Tuesday, August 21, 2012

"I can never figure out the murderer in TV murder mysteries" - #Interview with @aliciarasley

Tell us about you.
I've been a writer for a long time, and have been through the publishing wars and have the scars to prove it. I have had 10 books published by conventional publishers and now am an independent publisher of my own work.

I have a bit of a mission to other writers, to help fiction-writers find their voices and plot their books. There are dozens of free articles about the craft of writing at my website archive: www.rasley.com, and thousands of posts about writing and editing at my blog: www.edittorrent.blogspot.com

So anyone who loves to write and read can get some great information free at those two links.

Tell us about your book.
Poetic Justice is a book for book lovers! The hero is a rare-books dealer, the heroine is the heiress to an antiquarian library, and the villain is an evil librarian (and there aren't many of those!). They're all after the same prize (a lost play in Shakespeare's own hand-- and yes, it really exists), but while John and Jessica want to save it, the villain is bent on destroying it.

The book is set in the Regency period, which coincides with the Romantic period of literature, where British readers had recently revived the admiration of Shakespeare. It's a literary adventure, with more than a bit of romance.

What inspired you to write this particular story?
I'd recently seen a few plays of Shakespeare performed in Stratford, and a friend-- who was a Shakespearian in graduate school-- mentioned this "lost play." I was fascinated by all the forensics involved in proving Shakespeare's authorship, the testing of the paper, the handwriting analysis. CSI Stratford-on-Avon!

Who is your greatest inspiration?
Patrick O'Brian writes in the time period that fascinates me (the years of the Napoleonic War), and though his story form is muscular and masculine, his prose and especially his dialogue are as elegant as Jane Austen's. I would love to achieve that mix of sophisticated style and action-filled scenes.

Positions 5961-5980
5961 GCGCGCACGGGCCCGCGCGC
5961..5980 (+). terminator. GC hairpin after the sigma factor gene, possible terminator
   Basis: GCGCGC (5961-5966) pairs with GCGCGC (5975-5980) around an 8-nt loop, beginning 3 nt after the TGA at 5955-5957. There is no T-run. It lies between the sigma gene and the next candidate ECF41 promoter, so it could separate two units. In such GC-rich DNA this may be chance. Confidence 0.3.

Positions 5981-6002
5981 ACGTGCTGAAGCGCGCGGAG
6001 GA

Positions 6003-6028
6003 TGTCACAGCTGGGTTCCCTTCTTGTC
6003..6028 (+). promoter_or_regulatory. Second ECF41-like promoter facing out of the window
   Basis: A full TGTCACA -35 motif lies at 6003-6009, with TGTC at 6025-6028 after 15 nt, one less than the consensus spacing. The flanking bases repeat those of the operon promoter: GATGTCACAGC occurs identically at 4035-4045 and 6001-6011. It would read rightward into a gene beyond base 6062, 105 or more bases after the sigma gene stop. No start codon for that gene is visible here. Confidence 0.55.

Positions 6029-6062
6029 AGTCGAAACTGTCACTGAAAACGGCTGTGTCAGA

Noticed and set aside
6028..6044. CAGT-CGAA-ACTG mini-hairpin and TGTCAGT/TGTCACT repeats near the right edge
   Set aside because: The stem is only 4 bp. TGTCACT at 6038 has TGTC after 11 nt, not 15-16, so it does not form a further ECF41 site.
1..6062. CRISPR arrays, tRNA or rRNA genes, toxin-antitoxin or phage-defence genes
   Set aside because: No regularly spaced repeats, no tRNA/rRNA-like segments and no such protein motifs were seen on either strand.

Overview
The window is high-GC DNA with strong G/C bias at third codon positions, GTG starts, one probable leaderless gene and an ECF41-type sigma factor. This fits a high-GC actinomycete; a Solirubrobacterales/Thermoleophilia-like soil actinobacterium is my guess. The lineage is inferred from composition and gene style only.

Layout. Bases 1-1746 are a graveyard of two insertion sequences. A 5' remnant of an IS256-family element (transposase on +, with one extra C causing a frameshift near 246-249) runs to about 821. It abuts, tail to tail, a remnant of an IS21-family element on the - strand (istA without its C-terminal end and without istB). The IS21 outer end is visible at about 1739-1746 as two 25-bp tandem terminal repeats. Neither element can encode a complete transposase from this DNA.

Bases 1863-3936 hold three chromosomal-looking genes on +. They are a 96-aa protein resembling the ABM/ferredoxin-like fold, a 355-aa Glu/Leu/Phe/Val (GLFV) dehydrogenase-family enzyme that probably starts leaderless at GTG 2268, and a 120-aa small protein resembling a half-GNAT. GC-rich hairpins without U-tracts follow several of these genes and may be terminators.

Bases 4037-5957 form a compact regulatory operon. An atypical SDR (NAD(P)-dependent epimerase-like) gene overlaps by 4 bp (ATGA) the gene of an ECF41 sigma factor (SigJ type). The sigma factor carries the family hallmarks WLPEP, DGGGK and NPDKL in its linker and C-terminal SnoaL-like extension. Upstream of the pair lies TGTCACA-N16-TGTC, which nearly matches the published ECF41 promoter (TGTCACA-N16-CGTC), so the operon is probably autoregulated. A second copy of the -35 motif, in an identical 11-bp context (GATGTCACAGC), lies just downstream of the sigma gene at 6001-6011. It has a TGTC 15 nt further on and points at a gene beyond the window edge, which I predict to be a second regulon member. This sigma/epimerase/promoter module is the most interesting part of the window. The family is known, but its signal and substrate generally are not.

What is your current project?
I'm writing an espionage series set in the Napoleonic war, featuring a Shakespeare-loving spymaster and the lost girls he recruits to do his spying.

What do you feel is your greatest accomplishment as a writer?
I won the RITA award for Best Regency Romance, and then more recently, my women's fiction novel The Year She Fell was the #1 Kindle bestseller, helping (I hope) to draw a few more readers to electronic publishing. But more important than those, I think my greatest accomplishment is just hanging in there despite publishers that went bankrupt, agents suffering from major depression, editorial lines that disappeared out from under me, and the general indifference of the industry.

Have you experienced any setbacks for your writing along the way? If so, will you share with us.
Well, yes, I've experienced many setbacks in my writing. I seem to have a knack for unerringly making the wrong career decision. I took a multi-book contract when it was a bad idea, and didn't take one when it would have gotten me past a marketing disaster. I stuck with several agents who were clearly not up to the job. I switched to non-fiction self-help just as everyone was getting bored with that. If there was a disaster about to happen in publishing, I was right there.
But I realized at some point that all I have control of is my own writing: My quality and my work habits. So I've just kept writing, and kept reading, and now I think that the independent publishing trend is going to let authors and writers connect without so many middlemen. And if I mess this up, well, I'll have no one to blame but myself! I want to focus first on improving my writing skill with every book I write, and second on discovering how today's readers determine what fascinates them in fiction.

Tell us 5 random things about you the person, not the author:
1. : I have six brothers, and not surprisingly, I grew up reading "boy book" -- Tom Swift and the Hardy Boys. I liked Frank Hardy best because he was older.
2. : I can never figure out the murderer in TV murder mysteries.
3. : I'm still searching for a book I didn't get to finish when I was a kid. I don't remember the title, but one character was a broomstick that came to life as a babysitter.
4. : I live on a river, which is lovely, but has become infested with very loud Canada geese.
5. : I got my first computer in 1983. Atari 64. Yes, 64K. It cost $1400, and the printer wouldn't print underlines.

Where to connect online
Twitter : aliciarasley
Facebook : Alicia Rasley
Website : www.rasley.com

Where to buy